Microsoft has agreed to cash out 418,361 shares of unvested stock awarded to ex-Windows boss Steven Sinofsky before he left the company on November 12, 2012.
If all of them were paid out today, with the stock trading at ~$34, Sinofsky would be getting $14.2 million.
Specifically, Microsoft will pay Sinofsky for all of his outstanding unvested stock granted prior to its fiscal year 2013, which just ended in June. He’ll also get half of the stock awarded for his performance during fiscal year 2013, it said.
Microsoft will pay Sinofsky over time, through August 2016. He’ll get the market price on the day the stock is payable so if the stock falls, it will be less than $14 million and if rises, he’ll get more.
The SEC agreement also revealed other terms of Sinofsky’s retirement. He can’t take a job with one of Microsoft’s competitors before Dec. 31, 2013. He was forbidden from poaching Microsoft employees or customers, from bashing Microsoft and from revealing Microsoft’s intellectual property secrets. They both agreed not to sue each other, too.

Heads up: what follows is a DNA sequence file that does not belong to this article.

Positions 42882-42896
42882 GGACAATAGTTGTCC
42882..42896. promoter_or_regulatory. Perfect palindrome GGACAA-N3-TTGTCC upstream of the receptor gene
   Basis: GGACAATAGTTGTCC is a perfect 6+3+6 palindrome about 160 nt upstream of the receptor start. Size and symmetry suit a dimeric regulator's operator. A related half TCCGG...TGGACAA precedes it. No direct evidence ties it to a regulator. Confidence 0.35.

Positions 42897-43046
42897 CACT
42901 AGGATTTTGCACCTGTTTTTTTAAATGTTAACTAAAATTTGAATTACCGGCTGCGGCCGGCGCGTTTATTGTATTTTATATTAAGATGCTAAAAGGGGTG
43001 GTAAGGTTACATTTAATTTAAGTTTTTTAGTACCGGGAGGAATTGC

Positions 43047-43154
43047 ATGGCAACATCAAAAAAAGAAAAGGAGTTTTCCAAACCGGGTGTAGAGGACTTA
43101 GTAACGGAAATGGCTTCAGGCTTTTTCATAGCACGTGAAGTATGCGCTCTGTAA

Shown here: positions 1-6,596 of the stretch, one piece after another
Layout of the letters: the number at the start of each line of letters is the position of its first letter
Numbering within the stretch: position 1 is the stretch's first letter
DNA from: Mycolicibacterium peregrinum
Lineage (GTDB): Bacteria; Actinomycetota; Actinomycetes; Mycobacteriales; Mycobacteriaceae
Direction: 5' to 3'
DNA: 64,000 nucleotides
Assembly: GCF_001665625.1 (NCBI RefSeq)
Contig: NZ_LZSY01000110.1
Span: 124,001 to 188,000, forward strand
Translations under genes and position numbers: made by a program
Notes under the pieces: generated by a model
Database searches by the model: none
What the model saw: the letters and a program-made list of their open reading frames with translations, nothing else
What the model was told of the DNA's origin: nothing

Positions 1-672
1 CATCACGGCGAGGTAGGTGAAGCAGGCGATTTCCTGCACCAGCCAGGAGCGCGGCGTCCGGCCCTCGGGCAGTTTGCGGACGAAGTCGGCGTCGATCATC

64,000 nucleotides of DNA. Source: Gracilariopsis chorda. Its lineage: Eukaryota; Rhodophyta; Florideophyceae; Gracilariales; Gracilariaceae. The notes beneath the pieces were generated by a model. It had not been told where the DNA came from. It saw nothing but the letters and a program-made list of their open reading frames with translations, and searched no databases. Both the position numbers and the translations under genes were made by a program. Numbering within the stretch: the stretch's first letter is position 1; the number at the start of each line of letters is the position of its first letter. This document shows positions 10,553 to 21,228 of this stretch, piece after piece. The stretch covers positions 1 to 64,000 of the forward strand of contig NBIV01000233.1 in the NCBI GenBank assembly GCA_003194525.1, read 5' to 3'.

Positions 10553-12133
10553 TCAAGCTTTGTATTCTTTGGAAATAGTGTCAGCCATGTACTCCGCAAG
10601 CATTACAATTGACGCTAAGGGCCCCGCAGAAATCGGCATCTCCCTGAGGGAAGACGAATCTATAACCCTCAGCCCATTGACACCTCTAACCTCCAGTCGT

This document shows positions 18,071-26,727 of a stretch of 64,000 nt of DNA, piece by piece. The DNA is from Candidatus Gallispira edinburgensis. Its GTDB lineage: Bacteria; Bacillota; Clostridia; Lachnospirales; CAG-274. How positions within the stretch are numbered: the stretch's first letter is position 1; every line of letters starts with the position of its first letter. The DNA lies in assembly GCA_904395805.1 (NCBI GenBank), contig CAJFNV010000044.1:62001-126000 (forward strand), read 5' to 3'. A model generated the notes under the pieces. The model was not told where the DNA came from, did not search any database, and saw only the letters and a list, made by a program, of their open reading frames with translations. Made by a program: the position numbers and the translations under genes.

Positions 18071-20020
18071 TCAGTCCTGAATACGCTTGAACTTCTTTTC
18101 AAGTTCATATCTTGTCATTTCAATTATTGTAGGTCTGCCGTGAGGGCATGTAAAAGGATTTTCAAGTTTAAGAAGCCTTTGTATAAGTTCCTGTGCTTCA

Vesting is typically used to ensure that an employee will stick around. In this case, Microsoft PR told Foley that given Sinofsky’s 23 years at the company, Microsoft offered him “the economic value of the stock awards he earned during his employment, similar to the retirement benefits we provide employees who work at least 15 years and retire at 55 or older.”
With this agreement, Sinofsky is also obligated to help Microsoft “with intellectual property litigation until January 1, 2017,” Microsoft PR pointed out. Sinofsky has been involved with at least two such lawsuits in the past few years, Foley reports.
Business Insider Emails & Alerts
Site highlights each day to your inbox.